Mongolian Cyrillic alphabet

The word 'Mongolia' ('Mongol') in Cyrillic script

The Mongolian Cyrillic alphabet (Mongolian: Монгол Кирилл үсэг, Mongol Kirill üseg or Кирилл цагаан толгой, Kirill tsagaan tolgoi) is the writing system used for the standard dialect of the Mongolian language in the modern state of Mongolia. It has a largely phonemic orthography, meaning that there is a fair degree of consistency in the representation of individual sounds. Cyrillic has not been adopted as the writing system in the Inner Mongolia region of China, which continues to use the traditional Mongolian script.


Mongolian Cyrillic is the most recent of the many writing systems that have been used for Mongolian. It is a Cyrillic alphabet and is thus similar to, for example, the Bulgarian alphabet, and identical to the Russian alphabet except for the two additional characters Өө ⟨ö⟩ and Үү ⟨ü⟩.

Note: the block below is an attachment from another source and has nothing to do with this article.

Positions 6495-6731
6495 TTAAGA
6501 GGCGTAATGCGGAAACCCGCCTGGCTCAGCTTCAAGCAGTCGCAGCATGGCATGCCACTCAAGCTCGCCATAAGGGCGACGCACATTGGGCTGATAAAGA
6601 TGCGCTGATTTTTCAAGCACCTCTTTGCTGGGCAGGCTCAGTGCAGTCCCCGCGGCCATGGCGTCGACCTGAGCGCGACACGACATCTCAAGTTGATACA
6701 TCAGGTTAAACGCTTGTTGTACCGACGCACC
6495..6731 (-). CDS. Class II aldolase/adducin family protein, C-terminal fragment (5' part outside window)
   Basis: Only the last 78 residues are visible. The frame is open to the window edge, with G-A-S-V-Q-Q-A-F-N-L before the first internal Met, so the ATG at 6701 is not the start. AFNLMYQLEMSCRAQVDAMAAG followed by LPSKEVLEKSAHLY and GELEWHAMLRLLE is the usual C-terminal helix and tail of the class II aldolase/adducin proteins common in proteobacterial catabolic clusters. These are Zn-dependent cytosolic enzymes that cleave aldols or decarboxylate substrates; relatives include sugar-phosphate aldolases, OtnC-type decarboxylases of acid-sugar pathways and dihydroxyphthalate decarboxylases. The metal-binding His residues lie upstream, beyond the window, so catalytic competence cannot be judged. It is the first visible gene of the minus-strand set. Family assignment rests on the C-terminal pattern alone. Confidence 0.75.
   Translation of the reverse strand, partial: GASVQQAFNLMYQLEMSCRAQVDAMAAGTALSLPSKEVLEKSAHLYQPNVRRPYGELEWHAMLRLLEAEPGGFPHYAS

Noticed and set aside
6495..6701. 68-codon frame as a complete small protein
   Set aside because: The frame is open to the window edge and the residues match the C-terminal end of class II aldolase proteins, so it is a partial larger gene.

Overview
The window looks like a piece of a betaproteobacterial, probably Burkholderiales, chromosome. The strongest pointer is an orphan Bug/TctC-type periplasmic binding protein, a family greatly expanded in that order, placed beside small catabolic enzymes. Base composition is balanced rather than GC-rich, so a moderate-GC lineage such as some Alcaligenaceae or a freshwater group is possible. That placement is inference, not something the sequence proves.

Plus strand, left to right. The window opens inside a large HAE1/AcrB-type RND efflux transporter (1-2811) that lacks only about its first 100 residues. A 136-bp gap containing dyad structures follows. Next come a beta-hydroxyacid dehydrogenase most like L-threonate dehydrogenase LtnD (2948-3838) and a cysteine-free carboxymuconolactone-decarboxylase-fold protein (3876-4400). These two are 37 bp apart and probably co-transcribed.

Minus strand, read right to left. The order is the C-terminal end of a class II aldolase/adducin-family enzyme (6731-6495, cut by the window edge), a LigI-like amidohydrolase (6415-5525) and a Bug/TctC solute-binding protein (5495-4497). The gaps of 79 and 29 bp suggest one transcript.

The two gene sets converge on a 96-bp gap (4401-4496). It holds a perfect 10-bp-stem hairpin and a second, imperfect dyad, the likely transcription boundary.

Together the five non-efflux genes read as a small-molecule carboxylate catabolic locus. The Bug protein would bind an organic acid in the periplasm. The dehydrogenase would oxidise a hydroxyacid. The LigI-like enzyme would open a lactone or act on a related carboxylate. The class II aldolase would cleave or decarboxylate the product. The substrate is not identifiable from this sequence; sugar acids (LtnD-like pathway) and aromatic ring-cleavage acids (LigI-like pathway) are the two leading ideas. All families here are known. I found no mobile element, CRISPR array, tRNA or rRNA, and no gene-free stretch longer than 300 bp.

It was introduced in the 1940s in the Mongolian People's Republic under Soviet influence,[1] after a brief period where Latin was used as the official script. After the Mongolian democratic revolution in 1990, the traditional Mongolian script was briefly considered to replace Cyrillic, but the plan was canceled in the end. However, the Mongolian script has become a compulsory subject in primary and secondary schooling and is slowly gaining in popularity.[2] The Mongolian script is a highly unusual vertical script, and unlike other historically vertical-only scripts such as the Chinese script it cannot easily be adapted for horizontal use, which puts it at a disadvantage compared to Cyrillic for many modern purposes. Thus, the Cyrillic script continues to be used in everyday life.